At the end of their ad limina visits, Pope Benedict XVI told the bishops of New Zealand and the Pacific that the Christian faith provides the best foundation for society, and that promoting the New Evangelization is the best way to build a Christian culture.
Gathered with the bishops in the Vatican’s Apostolic Palace, the Pope acknowledged the challenge the bishops faced by the secularism characteristic of their societies.
It is “a reality that has a significant impact on the understanding and practice of the Catholic faith. This is seen specifically in a weakened appreciation for the sacred nature of Christian marriage and the stability of the family,” he said. “Yet we know that, ultimately, Christian faith provides a surer basis for life than the secular vision; for “it is only in the mystery of the Word made flesh that the mystery of humanity truly becomes clear” (Gaudium et Spes, 22).
The Holy Father then spoke of the recently established Pontifical Council for Promoting the New Evangelization, an effort to re-evangelize countries that were once Christian but have become secularized.
“The New Evangelization is not an abstract concept but a renewal of authentic Christian living based on the teachings of the Church,” said the Holy Father. “You, as Bishops and Pastors, are called to be protagonists in formulating this response according to local needs and circumstances in your various countries and among your peoples. By strengthening the visible bonds of ecclesial communion, build among yourselves an ever stronger sense of faith and charity, so that those whom you serve, in their turn, may imitate your charity and be ambassadors of Christ both in the Church and in the civil arena”.
He encouraged the bishops to have “a special care” for their priests.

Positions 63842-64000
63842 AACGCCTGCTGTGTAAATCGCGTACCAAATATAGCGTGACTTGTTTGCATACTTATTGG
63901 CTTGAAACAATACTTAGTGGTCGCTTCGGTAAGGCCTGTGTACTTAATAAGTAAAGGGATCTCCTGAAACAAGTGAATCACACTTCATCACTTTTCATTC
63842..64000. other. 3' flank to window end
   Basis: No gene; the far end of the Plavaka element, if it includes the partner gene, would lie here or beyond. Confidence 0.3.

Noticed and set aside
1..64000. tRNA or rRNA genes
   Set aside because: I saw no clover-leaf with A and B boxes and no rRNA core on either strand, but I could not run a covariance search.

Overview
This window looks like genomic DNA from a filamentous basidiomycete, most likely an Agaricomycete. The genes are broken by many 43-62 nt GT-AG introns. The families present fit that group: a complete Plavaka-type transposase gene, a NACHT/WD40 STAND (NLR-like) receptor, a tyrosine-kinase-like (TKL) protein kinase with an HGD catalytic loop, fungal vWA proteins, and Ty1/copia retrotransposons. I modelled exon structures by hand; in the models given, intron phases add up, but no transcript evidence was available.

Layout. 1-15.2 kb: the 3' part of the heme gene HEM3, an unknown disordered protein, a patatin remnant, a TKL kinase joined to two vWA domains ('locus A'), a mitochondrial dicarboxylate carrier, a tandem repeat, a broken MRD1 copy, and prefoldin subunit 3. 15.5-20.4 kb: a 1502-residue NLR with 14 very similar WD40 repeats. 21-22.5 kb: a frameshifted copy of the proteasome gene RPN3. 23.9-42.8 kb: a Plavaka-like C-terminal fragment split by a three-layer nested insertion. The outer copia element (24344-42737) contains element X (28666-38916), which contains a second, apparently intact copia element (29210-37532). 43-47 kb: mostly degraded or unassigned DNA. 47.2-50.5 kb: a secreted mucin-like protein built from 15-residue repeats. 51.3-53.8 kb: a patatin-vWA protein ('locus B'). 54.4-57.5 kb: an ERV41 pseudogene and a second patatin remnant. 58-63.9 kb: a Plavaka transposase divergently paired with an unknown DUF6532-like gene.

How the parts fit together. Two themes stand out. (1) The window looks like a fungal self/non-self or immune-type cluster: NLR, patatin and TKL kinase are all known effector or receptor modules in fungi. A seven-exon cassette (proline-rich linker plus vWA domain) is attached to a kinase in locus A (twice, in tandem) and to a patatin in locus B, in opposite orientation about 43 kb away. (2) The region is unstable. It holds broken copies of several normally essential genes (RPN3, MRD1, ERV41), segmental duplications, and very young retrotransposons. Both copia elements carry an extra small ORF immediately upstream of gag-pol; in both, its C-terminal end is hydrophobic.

“Be a father who guides them on the path to holiness, so that their lives may also attract others to follow Christ. We know that good, wise and holy priests are the best promoters of vocations to the priesthood. With the confidence that comes from faith, we can say that the Lord is still calling men to the priesthood, and you are aware that encouraging them to consider dedicating their lives fully to Christ is among your top priorities,” he said.
He went on to acknowledge “the significant contribution to the spread of the Gospel” made by men and women religious and the lay faithful, which he said is essential since the Lord does not expect pastors “to undertake by themselves the entire saving mission of the Church” (Lumen Gentium, 30).
On behalf of the Bishops of CEPAC (Pacific Islands) and the New Zealand Catholic Bishops Conference, Archbishop John Dew addressed the Holy Father and thanked him for his leadership of the Church today.
In his address, Archbishop Dew explained that New Zealand, in particular, has become a very secular country and that both New Zealand and the Pacific Islands have suffered economically over recent years.
“There are many pressures on individuals and families. We are pleased to say that both Conferences are aided by our clergy and our close collaborators – our Catholic Schools. We all try to counteract secularism by encouraging our Catholic people to be a true leaven in society”.
“The Churches in our countries are young and vital, they are Churches which continue to search for ways to grow in holiness, and to find new ways to live and preach the Gospel, he said. “We are all responding to the challenge of the New Evangelization and preparing to celebrate the Year of Faith, which we see as a wonderful opportunity to preach the Gospel anew”.